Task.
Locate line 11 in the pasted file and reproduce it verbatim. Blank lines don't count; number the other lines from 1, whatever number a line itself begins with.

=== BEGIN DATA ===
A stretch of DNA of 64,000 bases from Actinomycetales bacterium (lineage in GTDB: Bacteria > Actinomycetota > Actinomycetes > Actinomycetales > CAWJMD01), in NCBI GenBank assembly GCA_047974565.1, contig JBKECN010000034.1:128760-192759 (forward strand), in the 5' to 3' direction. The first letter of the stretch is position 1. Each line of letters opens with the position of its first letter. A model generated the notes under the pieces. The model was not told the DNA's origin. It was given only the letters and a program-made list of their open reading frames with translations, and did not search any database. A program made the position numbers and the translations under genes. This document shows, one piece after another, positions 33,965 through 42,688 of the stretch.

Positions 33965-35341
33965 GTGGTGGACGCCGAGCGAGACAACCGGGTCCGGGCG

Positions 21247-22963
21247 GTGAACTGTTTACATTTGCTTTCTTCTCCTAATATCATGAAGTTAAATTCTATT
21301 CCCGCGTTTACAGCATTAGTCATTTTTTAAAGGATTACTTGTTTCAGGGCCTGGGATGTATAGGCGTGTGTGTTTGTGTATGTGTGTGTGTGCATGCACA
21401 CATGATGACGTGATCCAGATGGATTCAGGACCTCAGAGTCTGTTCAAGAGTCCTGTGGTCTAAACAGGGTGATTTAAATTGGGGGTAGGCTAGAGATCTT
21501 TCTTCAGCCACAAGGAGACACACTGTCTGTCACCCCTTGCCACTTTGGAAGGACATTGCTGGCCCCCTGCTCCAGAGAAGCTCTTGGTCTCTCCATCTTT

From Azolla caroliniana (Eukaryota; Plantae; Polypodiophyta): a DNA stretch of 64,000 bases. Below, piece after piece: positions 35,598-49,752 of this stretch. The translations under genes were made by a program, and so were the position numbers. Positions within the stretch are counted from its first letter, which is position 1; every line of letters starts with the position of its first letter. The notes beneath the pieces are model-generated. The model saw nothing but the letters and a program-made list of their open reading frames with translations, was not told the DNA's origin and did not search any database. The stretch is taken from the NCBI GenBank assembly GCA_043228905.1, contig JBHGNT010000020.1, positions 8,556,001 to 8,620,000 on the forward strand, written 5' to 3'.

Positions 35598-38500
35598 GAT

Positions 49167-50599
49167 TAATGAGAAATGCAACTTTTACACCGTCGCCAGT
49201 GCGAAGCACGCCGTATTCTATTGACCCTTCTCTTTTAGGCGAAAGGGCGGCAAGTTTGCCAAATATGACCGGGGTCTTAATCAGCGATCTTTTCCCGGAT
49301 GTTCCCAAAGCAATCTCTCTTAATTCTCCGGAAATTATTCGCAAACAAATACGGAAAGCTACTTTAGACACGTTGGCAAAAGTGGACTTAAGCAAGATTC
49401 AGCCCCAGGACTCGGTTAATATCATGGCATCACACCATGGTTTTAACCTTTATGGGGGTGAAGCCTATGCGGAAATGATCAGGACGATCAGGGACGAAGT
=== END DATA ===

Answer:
35598 GAT